Emma Does Politics

There is such a thing as society. It's called politics.

Free Speech?

What is freedom of speech? Workers at Charlie Hebdo paid the price for exercising theirs. As far as freedom of speech goes, does the right to free speech come with the right to say stuff like “I don’t think that people really needs to have its own nation-state” or “let’s kill all the [insert group here]”? Is the right to offend an inherent part of the right to free speech? Where is the line between causing offence and hate speech?

To be clear, where freedom of speech is defined in law in so-called modern liberal democracies, that freedom is not absolute. The traditional claim is that it doesn’t include the right to shout “fire!” in a crowded theatre hall. And it is limited by laws against libel and slander. Many nations also have laws against encouraging terror, “fighting words”, obscenity, hate, distributing state secrets, or discrimination in their free speech laws. Regardless of what people claim, we don’t have absolute free speech; nor should we. We might argue on the degree of free speech, but ultimately, only the worst kind of libertarian-anarchist argues in favour of absolute free speech.

“Monsieur l’abbé, I detest what you write, but I would give my life to make it possible for you to continue to write.” — Voltaire

“What is freedom of expression? Without the freedom to offend, it ceases to exist.” Salman Rushdie

“It’s now very common to hear people say, “I’m rather offended by that”, as if that gives them certain rights. It’s no more than a whine. It has no meaning, it has no purpose, it has no reason to be respected as a phrase. “I’m offended by that.” Well, so fucking what?” Stephen Fry

“No one shall be disquieted on account of his opinions, including his religious views, provided their manifestation does not disturb the public order established by law.” — Déclaration des droits de l’homme et du citoyen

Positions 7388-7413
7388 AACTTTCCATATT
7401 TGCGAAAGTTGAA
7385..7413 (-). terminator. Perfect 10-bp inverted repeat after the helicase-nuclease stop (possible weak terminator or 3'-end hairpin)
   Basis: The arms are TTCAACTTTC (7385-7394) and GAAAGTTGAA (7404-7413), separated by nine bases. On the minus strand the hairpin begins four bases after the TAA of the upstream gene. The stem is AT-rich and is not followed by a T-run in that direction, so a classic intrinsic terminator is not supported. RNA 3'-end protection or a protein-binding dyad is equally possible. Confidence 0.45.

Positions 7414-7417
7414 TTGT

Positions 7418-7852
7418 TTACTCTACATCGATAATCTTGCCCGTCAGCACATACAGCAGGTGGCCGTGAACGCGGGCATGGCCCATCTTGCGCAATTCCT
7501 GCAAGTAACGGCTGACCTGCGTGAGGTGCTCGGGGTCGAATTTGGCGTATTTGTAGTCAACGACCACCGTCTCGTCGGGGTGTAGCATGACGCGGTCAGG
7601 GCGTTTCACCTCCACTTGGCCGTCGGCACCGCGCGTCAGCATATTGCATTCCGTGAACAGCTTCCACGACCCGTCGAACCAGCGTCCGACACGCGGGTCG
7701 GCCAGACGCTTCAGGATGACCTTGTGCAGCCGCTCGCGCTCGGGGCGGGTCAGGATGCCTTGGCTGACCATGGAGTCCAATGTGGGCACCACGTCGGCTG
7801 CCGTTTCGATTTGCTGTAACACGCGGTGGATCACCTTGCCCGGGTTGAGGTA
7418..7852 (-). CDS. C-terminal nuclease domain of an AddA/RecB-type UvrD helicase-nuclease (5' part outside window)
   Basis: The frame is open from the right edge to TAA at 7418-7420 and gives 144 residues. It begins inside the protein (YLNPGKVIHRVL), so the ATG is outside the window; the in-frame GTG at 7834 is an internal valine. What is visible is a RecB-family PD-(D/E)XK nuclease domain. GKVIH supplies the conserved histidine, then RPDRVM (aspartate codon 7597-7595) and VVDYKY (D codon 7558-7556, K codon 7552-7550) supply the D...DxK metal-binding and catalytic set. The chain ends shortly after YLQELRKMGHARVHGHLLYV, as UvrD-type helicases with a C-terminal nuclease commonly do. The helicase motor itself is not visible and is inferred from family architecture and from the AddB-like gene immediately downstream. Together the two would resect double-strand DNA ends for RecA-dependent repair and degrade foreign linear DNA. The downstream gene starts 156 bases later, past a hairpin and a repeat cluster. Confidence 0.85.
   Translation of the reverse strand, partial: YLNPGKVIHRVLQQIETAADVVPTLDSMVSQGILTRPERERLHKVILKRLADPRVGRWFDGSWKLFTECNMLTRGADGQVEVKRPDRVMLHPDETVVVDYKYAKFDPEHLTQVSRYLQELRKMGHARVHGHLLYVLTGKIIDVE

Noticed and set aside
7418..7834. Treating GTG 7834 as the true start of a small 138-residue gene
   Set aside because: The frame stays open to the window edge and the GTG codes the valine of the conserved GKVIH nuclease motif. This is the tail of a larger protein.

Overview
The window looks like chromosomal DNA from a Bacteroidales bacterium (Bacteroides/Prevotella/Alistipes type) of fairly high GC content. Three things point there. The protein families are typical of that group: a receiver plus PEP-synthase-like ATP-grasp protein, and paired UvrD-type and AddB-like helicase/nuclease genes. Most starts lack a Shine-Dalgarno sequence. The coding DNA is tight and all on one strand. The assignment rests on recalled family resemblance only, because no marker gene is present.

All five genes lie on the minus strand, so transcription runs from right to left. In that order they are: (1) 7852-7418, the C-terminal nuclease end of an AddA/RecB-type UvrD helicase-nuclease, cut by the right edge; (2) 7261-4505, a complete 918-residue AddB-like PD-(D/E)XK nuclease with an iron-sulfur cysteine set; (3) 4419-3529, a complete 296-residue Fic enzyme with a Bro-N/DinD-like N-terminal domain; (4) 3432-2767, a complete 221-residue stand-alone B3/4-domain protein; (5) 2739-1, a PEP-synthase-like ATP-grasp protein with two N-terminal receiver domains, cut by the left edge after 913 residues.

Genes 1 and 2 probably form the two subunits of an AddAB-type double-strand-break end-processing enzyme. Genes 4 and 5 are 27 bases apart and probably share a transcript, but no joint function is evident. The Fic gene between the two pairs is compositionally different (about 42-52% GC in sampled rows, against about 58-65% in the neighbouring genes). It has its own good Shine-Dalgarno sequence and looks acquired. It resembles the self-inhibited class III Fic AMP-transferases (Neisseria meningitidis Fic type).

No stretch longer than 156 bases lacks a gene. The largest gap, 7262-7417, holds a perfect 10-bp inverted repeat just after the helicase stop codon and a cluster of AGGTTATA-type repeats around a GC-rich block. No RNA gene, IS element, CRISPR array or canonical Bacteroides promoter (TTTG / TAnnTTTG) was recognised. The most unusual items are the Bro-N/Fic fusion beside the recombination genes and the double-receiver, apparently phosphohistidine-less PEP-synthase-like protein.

“I get a bit disturbed when people talk about a right to offend. It’s not a positive thing. The UN declaration talks about freedom of speech, freedom of conscience, freedom of religion, not our freedom to offend.” — Henderson Mullin

Just t be clear, I think “let’s kill the xxxx” is expressing hatred, even though the word “hate” is absent. But why is “expressing hatred” (a.k.a. “hate speech”) criminal, yet “expressing offensiveness” okay? What if one kid in the playground says to another, “I hate you!” Is that hate speech or just kids being kids? (The latter, I suspect.) What if the ‘hating’ kid had been bullied by the ‘hated’ kid? What if someone uses the N-word, or any of a myriad other colourful insults the English language has to offer? Is that hate speech, or merely causing offence? Where is the line? That’s not a rhetorical question. Lives (more lives) may depend on it if we as a society don’t have a serious debate about it.

Suppose I say to the notion that expressing hatred is wrong, “you feel hated upon? So fucking what?” One could argue that as long as no one is actually hurt, expressing hatred is okay. It’s certainly what Stephen Fry argued in the context of expressing offensiveness.

When I think about it, expressing offensiveness can be just as hurtful (or hurtless, depending on whether you think words in themselves can hurt at all) as expressing hatred. There’s no functional difference in the emotions created in the person who feels offended and/or hated upon.

Some time ago, the Vatican of all places denounced the Harry Potter novels as offensive. I recall finding that slightly ridiculous at the time. I think the real issue is whether there is intent to cause hatred or offence. In the case of the Harry Potter books, I’d say obviously not. In the case of Charlie Hebdo, given the previous statements from the editors, previous public statements, it seems easy to believe there was an intent to be offensive with the limits of French free speech law (Spectator) (New American Media). I would specifically note that the ‘Mohamed’ character as drawn by Charlie Hebdo wears a piece of headgear that bears no resemblance to any real-life headgear worn in the Middle East, but bears a remarkable resemblance to a pair of testicles, an imagery made even more striking given the character’s elongated head. Alongside the stereotypically racist hooknose image of a Middle Easterner (which would be proclaimed as obviously offensive if an equivalent Jewish caricature were drawn), the character is inherently offensive, even ignoring the debate within Islam over whether their prophet should be drawn at all.